Hear the single Country Line Special and B side Chicago Calling

Ray Davies, singer/songwriter with The Kinks:

"Country Line's the unsung British R&B classic. It said to me, this can be done in Britain, we don't go to America to get players..." - From an interview with 'The Independent' UK newspaper, 1994.


"The record that kick-started The Kinks? 'Country Line Special', Cyril Davies and His Rhythm And Blues All-Stars (1963). I did buy that one, and it's one of the greatest records of its type ever made. It's a seminal English R'n'B track played brilliantly". - The Observer newspaper, 2006.

Ritchie Blackmore:

" amazing solo, all distortion. It was like Hendrix on a good night." - On Bernie Watson's contribution, from an interview in 'Trouser Press' magazine, 1978.


Pete Townshend:

"I remember getting this record, which was on the jukebox in Sid’s Cafe [opposite Ealing Art College] and they put Country Line Special by the Cyril Davies group on that on that jukebox. So you would sit there with your dripping toast and your cup of steaming tea listening to this unbelievable record that was recorded down the road”. - Suburban Steps To Rockland: The Story of The Ealing Club, 2017.

"Country Line Special by Cyril Davies, one of my hottest tracks at the time!" - Listen to The Who cover the song in 1964 and in 2003.

The single was released to rave reviews in April 1963. People in the business were overwhelmed and excited by the record, but the general public, who were buying bland pop records such as 'Summer Holiday' by Cliff Richard, weren't quite ready yet for this new, fast and heavy R&B sound and so it did not dent the British charts. However, pirate Radio Caroline DJ Jerry Leighton used the track for his theme tune for a while and the band became hot.

The original Cyril Davies All Stars. 
L-R: Nicky Hopkins, Cyril Davies, Carlo Little, Rick Brown, Bernie Watson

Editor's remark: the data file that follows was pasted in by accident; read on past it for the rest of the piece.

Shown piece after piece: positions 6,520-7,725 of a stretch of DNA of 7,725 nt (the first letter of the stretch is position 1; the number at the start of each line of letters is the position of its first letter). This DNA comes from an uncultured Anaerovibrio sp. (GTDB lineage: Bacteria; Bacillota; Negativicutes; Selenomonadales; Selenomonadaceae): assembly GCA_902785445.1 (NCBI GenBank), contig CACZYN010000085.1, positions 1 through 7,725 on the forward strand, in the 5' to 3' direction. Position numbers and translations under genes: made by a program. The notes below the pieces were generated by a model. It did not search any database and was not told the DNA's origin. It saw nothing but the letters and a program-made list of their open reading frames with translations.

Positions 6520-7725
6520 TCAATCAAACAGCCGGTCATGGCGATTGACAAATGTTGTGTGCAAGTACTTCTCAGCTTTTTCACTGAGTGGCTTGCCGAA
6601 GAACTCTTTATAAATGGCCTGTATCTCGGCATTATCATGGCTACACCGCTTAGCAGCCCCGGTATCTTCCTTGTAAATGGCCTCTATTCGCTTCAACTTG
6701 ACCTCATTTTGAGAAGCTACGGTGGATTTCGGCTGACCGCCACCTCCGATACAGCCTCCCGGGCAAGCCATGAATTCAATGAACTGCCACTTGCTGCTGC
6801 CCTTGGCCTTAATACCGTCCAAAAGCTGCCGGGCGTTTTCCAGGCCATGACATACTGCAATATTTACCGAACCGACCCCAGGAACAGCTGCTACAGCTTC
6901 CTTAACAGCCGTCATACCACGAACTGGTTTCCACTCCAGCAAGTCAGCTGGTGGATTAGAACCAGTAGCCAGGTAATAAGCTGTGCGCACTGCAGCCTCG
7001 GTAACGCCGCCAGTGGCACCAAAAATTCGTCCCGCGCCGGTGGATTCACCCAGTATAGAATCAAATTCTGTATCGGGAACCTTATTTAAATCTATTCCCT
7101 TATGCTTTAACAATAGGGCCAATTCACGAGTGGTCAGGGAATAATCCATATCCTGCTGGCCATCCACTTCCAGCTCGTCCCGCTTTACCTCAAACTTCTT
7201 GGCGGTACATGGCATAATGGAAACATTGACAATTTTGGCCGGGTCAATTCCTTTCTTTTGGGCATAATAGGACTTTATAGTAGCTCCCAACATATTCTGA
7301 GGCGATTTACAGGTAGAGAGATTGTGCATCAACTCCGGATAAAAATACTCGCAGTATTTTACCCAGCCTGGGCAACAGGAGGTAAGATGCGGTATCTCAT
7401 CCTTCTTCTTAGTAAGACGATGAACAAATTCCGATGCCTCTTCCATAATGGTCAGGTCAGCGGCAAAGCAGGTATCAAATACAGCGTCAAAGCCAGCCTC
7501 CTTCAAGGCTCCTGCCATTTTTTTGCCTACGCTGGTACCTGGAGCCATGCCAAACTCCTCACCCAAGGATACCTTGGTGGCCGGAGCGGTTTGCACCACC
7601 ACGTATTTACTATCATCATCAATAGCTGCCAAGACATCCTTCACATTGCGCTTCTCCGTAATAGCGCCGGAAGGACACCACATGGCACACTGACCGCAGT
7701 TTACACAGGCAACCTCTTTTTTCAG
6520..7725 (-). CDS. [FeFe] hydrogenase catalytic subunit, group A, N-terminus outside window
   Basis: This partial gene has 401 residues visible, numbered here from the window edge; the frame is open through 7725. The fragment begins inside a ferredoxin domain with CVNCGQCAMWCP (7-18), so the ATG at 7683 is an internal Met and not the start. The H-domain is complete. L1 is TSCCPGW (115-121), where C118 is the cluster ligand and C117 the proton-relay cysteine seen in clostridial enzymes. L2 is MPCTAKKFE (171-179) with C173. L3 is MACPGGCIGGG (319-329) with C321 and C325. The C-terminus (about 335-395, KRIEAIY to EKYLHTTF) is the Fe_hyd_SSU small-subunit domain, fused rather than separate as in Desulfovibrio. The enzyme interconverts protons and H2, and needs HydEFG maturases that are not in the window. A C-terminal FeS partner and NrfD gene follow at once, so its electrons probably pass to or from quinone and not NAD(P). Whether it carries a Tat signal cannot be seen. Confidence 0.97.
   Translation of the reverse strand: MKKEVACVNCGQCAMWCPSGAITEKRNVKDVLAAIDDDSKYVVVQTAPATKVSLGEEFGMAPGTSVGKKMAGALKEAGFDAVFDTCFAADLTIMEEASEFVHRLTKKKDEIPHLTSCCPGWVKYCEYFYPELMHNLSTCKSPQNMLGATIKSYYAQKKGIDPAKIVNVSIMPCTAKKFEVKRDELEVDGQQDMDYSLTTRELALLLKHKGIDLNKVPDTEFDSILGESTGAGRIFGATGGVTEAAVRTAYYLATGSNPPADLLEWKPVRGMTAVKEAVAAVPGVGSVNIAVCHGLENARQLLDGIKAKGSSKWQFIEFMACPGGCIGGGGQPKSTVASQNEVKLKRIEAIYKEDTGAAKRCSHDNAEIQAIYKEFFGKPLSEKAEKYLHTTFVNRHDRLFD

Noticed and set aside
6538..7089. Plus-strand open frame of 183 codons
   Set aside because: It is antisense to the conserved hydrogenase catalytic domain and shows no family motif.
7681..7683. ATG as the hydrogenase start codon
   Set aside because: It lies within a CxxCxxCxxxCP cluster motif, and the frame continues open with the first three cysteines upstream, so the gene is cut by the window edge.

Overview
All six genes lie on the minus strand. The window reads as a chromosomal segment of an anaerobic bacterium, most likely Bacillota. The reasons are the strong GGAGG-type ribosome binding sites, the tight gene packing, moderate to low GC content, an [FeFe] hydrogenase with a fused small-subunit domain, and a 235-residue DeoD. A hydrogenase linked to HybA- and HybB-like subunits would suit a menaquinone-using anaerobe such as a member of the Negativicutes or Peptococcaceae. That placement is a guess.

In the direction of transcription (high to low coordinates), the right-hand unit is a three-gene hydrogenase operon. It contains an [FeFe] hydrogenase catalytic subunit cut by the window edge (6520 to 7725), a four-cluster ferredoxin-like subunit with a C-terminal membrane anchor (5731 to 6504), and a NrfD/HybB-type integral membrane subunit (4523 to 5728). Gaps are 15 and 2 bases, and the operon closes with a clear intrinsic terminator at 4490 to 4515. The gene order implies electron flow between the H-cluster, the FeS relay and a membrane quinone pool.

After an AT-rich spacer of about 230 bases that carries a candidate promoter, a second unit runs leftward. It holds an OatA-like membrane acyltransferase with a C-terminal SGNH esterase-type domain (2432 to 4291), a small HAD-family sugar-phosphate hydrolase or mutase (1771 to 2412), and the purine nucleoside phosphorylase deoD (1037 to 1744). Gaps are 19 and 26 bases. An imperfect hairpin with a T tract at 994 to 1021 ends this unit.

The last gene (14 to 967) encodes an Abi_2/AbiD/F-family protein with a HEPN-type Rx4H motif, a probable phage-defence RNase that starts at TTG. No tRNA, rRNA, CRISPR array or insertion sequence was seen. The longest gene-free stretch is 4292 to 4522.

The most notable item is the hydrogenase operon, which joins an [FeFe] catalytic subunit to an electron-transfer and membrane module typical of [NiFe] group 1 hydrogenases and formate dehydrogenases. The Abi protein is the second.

While the All Stars were concentrating on their growing fame, the Rolling Stones had managed to get themselves an audition on 'Jazz Club', the BBC's only R&B radio show, after Brian Jones had written a persistent letter:


102 Edith Grove

London SW10


Dear Sir,

I am writing on the behalf of the 'Rollin' Stones' Rhythm and Blues band. We have noticed recently in the musical press that you are seeking fresh talent for 'Jazz Club.


We have West-End residencies at the Flamingo jazz club on Mondays, and at the Marquee jazz club on Thursdays, as well as several other suburban residencies.. We already have a large following in the London area, and in view of the recent increase of interest in Rhythm and Blues in Britain, an exceptionally good future has been predicted for us by many people.


Our front line consists of: vocal + harmonica (electric), and two guitars, supported by a rhythm section comprising bass, piano and drums. Our musical policy is is simply to produce an authentic Chicago Rhythm and Blues sound, using material of which R+B greats as Muddy Waters, Howlin' Wolk, Bo Diddley, Jimmy Reid, and many others.


We wonder if you could possibly arrange for us an audition. We look forward eagerly to hearing from you,


Yours faithfully, Brian Jones.